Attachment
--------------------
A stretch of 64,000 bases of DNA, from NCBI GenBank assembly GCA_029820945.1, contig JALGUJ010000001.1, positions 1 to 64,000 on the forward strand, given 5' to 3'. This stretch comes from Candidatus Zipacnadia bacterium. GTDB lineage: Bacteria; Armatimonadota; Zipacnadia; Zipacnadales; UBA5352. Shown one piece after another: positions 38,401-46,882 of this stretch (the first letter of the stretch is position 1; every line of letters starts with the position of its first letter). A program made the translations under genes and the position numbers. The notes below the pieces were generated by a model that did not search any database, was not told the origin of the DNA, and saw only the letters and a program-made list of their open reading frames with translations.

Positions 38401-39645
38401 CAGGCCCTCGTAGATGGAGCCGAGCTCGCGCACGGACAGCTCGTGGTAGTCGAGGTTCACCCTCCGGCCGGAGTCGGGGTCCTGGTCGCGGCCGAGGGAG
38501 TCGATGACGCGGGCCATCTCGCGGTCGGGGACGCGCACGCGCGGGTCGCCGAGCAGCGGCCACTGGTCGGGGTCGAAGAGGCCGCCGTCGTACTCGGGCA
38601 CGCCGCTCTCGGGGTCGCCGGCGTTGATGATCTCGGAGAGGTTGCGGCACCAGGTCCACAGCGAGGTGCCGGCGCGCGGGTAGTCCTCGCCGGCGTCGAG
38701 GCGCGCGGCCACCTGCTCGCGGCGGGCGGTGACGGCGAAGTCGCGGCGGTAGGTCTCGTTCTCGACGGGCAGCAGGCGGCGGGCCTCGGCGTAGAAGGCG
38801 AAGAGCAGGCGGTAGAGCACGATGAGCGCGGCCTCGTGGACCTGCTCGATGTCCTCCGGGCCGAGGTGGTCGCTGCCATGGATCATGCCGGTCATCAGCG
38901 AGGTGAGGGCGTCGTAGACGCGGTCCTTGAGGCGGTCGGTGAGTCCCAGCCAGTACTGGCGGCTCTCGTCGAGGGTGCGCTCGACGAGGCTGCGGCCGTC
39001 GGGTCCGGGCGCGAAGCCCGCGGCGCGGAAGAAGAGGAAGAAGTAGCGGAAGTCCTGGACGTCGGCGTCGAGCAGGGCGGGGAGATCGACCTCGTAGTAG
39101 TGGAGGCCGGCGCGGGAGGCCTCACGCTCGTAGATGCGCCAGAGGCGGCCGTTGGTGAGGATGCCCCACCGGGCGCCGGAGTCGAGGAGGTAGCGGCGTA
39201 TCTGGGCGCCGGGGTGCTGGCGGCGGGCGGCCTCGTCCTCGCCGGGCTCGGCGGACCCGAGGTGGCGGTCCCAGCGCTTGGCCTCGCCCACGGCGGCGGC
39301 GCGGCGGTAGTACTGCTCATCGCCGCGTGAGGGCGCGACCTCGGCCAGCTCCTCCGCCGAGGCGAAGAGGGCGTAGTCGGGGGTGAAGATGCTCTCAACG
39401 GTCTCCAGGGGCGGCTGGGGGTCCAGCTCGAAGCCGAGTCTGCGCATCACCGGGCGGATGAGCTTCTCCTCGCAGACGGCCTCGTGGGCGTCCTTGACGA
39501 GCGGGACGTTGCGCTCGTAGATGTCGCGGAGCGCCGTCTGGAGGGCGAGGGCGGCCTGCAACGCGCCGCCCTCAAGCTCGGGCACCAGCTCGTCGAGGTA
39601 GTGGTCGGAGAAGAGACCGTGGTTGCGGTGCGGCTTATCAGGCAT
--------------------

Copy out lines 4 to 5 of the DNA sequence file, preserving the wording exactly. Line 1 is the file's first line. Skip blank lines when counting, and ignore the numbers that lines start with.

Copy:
38501 TCGATGACGCGGGCCATCTCGCGGTCGGGGACGCGCACGCGCGGGTCGCCGAGCAGCGGCCACTGGTCGGGGTCGAAGAGGCCGCCGTCGTACTCGGGCA
38601 CGCCGCTCTCGGGGTCGCCGGCGTTGATGATCTCGGAGAGGTTGCGGCACCAGGTCCACAGCGAGGTGCCGGCGCGCGGGTAGTCCTCGCCGGCGTCGAG